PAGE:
If a creature has an Immediate Interrupt action with a Trigger: Enemy Movement - can the creature use an ability that forcefully pulls the target - then immediately after pulling the target, invoke the Immediate Interrupt Ability because the enemy, "Moved".

In other words, if a creature forces an enemy to move, does the creature then have the ability to use an Immediate Interrupt action which is triggered by Enemy Movement? Since the movement was forced, and the enemy didn't make the action to move, does this not satisfy the Immediate Interrupt's requirements?

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    \$\begingroup\$ Welcome to the site. Interesting question... \$\endgroup\$ Feb 18, 2012 at 17:44
  • \$\begingroup\$ Also, if you go down this route, be prepared for your players to ... amuse themselves with forced movement and zones. :) \$\endgroup\$ Feb 18, 2012 at 17:48
  • \$\begingroup\$ Well, I tend to play Defender-Controller roles myself; and I thoroughly enjoy controlling the battlefield. Understanding Interrupts, Forced-Movement, and Triggers is very important for me and my GM. \$\endgroup\$
    – Morgayn
    Feb 18, 2012 at 17:55
  • \$\begingroup\$ You may want to check out the wall of fire question on the site, as wizards is basically nerfing multiple-damage per forced movement. Consider building around the paragon agile opportunist instead. \$\endgroup\$ Feb 18, 2012 at 17:57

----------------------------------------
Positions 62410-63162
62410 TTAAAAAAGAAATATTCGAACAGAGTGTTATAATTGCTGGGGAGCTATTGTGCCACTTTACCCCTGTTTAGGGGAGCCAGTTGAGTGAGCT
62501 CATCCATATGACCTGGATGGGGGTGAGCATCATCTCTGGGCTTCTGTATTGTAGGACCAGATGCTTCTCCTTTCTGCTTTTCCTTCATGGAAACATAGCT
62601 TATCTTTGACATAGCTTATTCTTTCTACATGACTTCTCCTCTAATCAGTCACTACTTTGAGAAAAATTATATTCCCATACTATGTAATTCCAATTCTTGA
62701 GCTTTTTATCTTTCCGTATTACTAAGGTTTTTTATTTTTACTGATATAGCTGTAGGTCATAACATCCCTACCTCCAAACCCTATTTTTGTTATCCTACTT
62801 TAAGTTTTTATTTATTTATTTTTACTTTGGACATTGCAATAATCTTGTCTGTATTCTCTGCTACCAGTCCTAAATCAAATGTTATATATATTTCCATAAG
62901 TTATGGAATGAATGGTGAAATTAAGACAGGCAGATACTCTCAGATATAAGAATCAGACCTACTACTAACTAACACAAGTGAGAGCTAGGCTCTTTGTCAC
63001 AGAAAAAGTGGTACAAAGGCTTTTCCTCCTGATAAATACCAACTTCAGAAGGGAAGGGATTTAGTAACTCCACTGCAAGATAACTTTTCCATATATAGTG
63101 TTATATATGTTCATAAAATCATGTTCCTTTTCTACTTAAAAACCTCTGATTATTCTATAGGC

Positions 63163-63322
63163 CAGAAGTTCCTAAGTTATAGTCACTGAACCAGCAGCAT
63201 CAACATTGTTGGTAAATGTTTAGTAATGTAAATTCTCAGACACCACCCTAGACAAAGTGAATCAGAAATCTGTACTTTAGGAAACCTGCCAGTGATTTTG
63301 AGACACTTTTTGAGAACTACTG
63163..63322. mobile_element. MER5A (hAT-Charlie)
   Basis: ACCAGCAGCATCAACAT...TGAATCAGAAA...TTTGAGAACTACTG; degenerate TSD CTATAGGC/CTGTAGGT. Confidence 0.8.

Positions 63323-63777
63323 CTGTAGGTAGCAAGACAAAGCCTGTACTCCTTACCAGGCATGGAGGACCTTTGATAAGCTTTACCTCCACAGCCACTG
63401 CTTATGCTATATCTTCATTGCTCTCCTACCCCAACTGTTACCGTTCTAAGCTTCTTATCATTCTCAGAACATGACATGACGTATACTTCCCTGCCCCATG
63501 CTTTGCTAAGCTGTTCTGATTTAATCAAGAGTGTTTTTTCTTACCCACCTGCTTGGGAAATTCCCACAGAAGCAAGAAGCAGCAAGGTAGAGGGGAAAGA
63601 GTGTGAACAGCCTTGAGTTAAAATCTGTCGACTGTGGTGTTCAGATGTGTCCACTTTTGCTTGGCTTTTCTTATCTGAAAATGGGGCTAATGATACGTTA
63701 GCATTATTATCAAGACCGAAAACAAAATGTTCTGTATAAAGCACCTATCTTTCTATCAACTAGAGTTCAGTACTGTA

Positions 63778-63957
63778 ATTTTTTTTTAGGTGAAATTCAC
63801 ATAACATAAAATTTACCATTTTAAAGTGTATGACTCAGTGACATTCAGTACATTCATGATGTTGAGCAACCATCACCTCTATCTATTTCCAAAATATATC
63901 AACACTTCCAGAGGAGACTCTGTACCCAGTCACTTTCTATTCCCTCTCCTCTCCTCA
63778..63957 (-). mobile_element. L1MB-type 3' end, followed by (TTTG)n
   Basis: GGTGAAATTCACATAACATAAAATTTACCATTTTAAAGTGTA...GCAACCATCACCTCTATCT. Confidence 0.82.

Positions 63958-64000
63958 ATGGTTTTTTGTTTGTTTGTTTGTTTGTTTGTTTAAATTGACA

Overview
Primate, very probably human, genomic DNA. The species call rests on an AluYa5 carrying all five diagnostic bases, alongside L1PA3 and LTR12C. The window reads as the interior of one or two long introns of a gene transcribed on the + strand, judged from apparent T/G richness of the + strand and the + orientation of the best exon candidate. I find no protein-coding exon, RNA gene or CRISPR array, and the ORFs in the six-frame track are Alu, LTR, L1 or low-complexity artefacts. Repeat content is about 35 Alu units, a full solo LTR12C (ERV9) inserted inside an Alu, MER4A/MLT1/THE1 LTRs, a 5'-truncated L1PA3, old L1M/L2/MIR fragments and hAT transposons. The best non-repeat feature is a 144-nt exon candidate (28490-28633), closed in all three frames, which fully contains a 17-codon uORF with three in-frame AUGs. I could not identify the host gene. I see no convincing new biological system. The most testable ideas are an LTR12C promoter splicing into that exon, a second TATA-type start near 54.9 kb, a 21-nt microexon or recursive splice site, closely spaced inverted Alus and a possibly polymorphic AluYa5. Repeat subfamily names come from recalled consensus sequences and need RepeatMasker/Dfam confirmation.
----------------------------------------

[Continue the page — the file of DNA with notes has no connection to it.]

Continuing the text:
1 Answer 1


No, but not for the reason you think: creatures cannot take interrupts on their own turns.

An interrupt action has been explicitly defined as something which must occur on some other creature's turn (PHB, 268) (much to the chagrin of the Juggernaut in my party who can't use her "on bloodied" interrupt when she's bloodied from ongoing damage or auras or any of the other bloody things that tend to bloody her on her turn.).

While an enemy could certainly use a free pull and an interrupt triggered off enemy movement, the specific combination you outlined above is invalid.

More literature and discussion here, here, and DDI.

Quoth PHB via here:

The actual PHB p.268 reads: "If you haven’t taken an immediate action since the end of your last turn, you can take one when a trigger allows you to. You can’t take an immediate action on your own turn."

  • \$\begingroup\$ Oh - no, I may have missed the dead page numbers on my first read. Sorry, I am new to the website. Thank you very much for the help on this one. It is greatly appreciated. \$\endgroup\$
    – Morgayn
    Feb 18, 2012 at 17:56
  • \$\begingroup\$ No worries mate. As a general thing, it's usually good form to wait a day or so before marking an answer as accepted, because more and better answers (or better articulations) may arrive. Here... probably not so much, but for future reference. You are coming back with more questions, right? :) ::ominous loom:: (prior comments flagged for deletion as obsolete.) \$\endgroup\$ Feb 18, 2012 at 17:58
  • \$\begingroup\$ I'll be back to this site often. When you have a group of players and a GM who love the technicalities of this game - and love controlling - I have a feeling there will be many of these discussions left to come. \$\endgroup\$
    – Morgayn
    Feb 18, 2012 at 18:01
  • \$\begingroup\$ I thought forced movement didn't trigger interrupts, but it's been awhile since I've been in that part of the PHB. \$\endgroup\$
    – Iszi
    Feb 18, 2012 at 21:02
  • \$\begingroup\$ Interrupts can trigger off anything. It's all about the specific wording of the trigger. Precedent: the attack granted by agile opportunist from being slid next to an enemy. \$\endgroup\$ Feb 18, 2012 at 21:16

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